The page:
Even in retirement, he’s still one of, if not the biggest ambassador for the sport, as an analyst for NBC’s NASCAR coverage during the second half of the season and a year-round host of the popular Dale Jr. Download podcast. During one episode, Earnhardt talked about his fans and how sometimes they can take their fandom just a little too far.
Dale Earnhardt Jr. admits fans sometimes go too far
The word fan is short for fanatic, which by definition is a person filled with excessive and single-minded zeal. That zeal can sometimes escalate to extreme levels. And when you’re Dale Earnhardt Jr. and you have the biggest fan base of any driver, that means there’s more chance of having a few overzealous supporters.
During an episode of the Dale Jr. Download, Earnhardt admitted that he’s had his fair share of fans who have taken their passion just a little too far.
“Every fan base of every driver has those fans that are going to go too hard. Every one,” Earnhardt said. “I had a lot of fans when I was racing, and so I certainly had those ones that were super passionate and definitely going to go after anybody that they felt ruined my day or cost me a position, a point, or a win. They’d go after NASCAR. They’d go after drivers. Whatever.”
The two-time Daytona 500 winner said when his fans go after drivers and “get ugly,” which happens more often on social media, in the end, it puts him in an awkward position.
“I never like seeing the stuff on social media because the driver that’s getting this stuff, I see him the next week or whatever,” he said. “And he looks at me as if I was the one who sent the message. And he’s like, ‘You’re responsible for this. Why are you not corralling this?'”
Earnhardt fan resorts to burning another driver’s hero cards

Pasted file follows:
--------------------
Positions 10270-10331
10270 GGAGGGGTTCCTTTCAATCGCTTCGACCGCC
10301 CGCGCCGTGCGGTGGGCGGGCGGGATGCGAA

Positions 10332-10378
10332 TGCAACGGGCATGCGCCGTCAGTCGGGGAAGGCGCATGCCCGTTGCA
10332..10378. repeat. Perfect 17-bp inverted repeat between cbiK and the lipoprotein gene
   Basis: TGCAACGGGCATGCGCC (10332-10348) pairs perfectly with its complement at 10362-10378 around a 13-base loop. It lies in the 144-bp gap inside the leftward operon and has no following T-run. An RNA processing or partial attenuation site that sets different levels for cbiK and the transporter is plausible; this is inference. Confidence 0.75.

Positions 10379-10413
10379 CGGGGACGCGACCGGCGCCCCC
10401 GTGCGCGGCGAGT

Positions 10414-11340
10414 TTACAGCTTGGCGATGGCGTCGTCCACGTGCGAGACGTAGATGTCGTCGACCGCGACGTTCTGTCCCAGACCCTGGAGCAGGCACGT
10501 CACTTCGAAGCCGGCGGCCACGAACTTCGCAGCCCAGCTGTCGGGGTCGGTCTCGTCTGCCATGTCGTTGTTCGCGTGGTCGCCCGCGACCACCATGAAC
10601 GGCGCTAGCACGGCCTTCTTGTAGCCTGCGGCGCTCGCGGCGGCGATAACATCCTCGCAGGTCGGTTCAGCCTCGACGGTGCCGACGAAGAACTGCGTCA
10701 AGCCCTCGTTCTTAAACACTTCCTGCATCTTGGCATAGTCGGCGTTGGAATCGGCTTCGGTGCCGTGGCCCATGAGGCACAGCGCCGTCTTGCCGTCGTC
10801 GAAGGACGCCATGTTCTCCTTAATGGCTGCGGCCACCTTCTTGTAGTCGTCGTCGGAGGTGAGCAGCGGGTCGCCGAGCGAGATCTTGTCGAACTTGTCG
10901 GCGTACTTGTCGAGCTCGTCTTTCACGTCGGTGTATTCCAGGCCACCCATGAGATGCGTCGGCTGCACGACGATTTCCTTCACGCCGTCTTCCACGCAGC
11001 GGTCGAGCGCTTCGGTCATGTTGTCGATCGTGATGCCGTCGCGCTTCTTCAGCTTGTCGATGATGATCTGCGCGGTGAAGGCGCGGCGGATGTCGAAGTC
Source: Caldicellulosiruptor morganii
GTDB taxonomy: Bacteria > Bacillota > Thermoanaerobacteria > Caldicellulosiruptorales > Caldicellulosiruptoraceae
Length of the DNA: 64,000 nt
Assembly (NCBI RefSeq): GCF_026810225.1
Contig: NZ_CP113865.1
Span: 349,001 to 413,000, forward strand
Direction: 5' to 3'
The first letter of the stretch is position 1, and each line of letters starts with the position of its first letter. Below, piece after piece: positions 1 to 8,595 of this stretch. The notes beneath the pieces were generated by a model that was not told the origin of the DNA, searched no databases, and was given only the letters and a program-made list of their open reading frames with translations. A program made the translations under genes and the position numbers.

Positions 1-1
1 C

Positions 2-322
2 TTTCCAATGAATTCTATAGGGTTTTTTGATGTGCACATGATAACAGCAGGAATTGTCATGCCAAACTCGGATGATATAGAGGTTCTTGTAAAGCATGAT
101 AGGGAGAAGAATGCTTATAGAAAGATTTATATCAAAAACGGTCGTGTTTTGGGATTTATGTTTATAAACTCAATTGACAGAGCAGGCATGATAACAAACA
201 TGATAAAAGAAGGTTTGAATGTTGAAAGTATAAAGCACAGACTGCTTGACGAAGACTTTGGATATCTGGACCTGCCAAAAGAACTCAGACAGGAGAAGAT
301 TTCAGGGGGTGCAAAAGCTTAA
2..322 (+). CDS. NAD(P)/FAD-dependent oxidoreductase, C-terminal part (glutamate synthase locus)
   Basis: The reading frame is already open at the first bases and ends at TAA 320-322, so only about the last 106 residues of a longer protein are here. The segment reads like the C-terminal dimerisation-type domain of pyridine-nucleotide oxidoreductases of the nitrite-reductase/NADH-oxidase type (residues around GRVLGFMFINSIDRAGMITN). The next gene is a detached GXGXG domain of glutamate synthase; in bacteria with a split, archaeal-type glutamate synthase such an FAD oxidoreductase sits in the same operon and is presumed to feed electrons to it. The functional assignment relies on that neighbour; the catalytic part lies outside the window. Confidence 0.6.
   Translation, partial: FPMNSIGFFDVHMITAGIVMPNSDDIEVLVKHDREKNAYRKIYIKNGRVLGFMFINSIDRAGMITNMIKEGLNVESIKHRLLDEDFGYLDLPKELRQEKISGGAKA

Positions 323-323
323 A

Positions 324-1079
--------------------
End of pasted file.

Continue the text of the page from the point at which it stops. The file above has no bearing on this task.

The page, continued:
The conversation on unruly fans came up during the podcast not long after Earnhardt had driven his one-off Xfinity Series race of the year at Richmond, battled and made contact with Josh Williams multiple times early in the first stage, and got a reaction from the young driver.
“I don’t care if he’s a hero or not, keep jacking me up dude,” Williams said over his radio. “Like Jesus Christ. Like you’ve got plenty of room, use it.”
After the race, the two drivers had a good laugh and joked about the incident. However, one fan didn’t see the lighthearted postrace exchange and recognize that there was no animosity for the hard racing action. Or, he didn’t care and posted a video of him setting multiple Josh Williams hero cards on fire.
“@NASCAR fans are the best sports fans lol,” Williams wrote on Twitter. “Some dude put a video on my Instagram of him burning my hero cards… I love it.”
Fans turned against him in 2006
While Earnhardt’s fans willingly go on the attack whenever they feel that he has been wronged, there was an odd incident in 2006 when the fans turned against the popular driver.
During an Xfinity Series race at Michigan International Speedway, Earnhardt, Robby Gordon, and Carl Edwards were battling in the top three following a green-white-checkered restart when Earnhardt got into the bumper of Edwards, sent him sideways, and ended his race. Earnhardt was declared the winner over Gordon.
A few minutes later, when he exited his car in Victory Lane, a loud chorus of boos rained down from the stands. After hearing the reaction, he addressed the situation in the postrace interview.
“You know we got a great core of fans, but that definitely is going to divide them right down the middle,” Earnhardt admitted.
Fan is short for fanatic. And, it goes both ways.